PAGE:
Methods. We routinely evaluate children with HIV infection for immunity to childhood vaccines for the purpose of determining protective immunity and as a measure of immune function. Among 24 children immunized with a single dose of a Hib vaccine, at a mean time of 37 months later, 19 (79%) had <1 μg/ml, including 12 with <0.15 μg/ml. Five of the 19 children died, 1 moved and the remaining 13 children were enrolled in the present study between May, 1993, and October, 1995. Eleven children were from the previous study.2 Study children were reimmunized with a dose of Hib oligosaccharide CRM197 conjugate vaccine (HbOC, HibTI-TER®; Lederle-Praxis Biologics, Inc.).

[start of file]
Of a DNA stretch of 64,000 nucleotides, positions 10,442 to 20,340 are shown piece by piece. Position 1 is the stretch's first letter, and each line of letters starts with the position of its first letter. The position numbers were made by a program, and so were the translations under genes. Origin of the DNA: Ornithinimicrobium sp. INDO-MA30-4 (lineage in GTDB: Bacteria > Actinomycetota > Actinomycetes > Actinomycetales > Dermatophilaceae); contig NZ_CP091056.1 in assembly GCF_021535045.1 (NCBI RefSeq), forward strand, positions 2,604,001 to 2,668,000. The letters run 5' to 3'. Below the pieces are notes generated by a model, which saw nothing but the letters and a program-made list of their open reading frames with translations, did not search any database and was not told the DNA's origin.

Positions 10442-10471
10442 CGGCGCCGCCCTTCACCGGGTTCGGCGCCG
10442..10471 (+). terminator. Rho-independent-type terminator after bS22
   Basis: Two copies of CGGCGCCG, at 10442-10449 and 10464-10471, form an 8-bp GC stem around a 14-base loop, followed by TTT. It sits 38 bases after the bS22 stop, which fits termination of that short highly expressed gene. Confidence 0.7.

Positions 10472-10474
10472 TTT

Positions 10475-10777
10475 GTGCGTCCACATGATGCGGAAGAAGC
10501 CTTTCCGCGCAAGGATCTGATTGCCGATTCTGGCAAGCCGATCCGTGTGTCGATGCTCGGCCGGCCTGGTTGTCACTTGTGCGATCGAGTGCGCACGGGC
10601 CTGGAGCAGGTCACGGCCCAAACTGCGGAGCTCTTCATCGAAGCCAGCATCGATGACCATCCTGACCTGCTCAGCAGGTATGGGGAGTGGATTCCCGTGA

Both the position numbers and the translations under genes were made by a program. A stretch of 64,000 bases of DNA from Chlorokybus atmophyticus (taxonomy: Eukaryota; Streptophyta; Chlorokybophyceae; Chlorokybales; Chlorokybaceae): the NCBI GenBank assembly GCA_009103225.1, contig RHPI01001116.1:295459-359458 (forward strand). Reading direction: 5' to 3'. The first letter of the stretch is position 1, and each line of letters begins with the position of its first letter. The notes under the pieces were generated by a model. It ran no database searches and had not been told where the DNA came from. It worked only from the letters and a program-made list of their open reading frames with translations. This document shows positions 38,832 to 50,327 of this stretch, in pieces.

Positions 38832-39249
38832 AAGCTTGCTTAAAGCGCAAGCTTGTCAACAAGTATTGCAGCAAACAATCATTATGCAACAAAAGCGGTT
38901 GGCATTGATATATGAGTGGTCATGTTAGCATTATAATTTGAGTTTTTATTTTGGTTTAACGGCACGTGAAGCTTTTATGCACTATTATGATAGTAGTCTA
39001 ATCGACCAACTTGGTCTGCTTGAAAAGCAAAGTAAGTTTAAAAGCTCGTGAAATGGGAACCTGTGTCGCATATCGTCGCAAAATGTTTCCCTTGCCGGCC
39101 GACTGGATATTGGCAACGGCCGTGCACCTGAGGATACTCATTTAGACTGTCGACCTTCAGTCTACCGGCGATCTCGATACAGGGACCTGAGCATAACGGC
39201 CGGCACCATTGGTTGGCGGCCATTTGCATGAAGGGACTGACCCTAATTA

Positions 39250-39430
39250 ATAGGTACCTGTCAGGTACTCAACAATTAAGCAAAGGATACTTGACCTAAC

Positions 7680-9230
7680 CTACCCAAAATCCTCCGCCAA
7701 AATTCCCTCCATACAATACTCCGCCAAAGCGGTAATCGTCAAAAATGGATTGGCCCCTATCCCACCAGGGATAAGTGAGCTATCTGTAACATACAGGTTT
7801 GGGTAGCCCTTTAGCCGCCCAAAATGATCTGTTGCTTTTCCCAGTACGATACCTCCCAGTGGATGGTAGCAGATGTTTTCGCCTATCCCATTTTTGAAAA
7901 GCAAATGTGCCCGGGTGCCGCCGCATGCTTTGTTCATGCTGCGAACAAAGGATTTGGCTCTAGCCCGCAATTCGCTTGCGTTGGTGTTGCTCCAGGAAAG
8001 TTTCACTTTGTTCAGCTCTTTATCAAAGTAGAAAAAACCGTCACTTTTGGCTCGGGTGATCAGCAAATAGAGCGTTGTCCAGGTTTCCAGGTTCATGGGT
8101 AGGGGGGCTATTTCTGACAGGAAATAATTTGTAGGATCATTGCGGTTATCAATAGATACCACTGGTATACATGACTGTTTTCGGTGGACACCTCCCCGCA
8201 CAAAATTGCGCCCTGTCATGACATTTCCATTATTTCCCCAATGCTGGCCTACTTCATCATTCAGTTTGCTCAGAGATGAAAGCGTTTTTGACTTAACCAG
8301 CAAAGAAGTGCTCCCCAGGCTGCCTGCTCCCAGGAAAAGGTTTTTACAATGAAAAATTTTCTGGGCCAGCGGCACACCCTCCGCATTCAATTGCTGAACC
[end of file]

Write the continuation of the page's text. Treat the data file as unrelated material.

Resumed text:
Total serum ACA concentrations were assayed by radioantigen binding assay (Farr assay) as previously described.3 The lower limit of detection was a concentration of 0.09 μg/ml and the upper limit was 40 μg/ml. For statistical analysis a value of 0.05 μg/ml was assigned to sera with an ACA concentration below the lower limit of detection and 40 μg/ml to sera above the upper limit of detection. Geometric mean antibody concentrations (GM) and 95% confidence intervals were derived from log10 transformed data.

The two-tailed Fisher's exact test was used to evaluate differences between proportions. The two-tailed Mann-Whitney U test was used to evaluate differences between median values. The two-tailed paired t test was used to evaluate differences between mean values.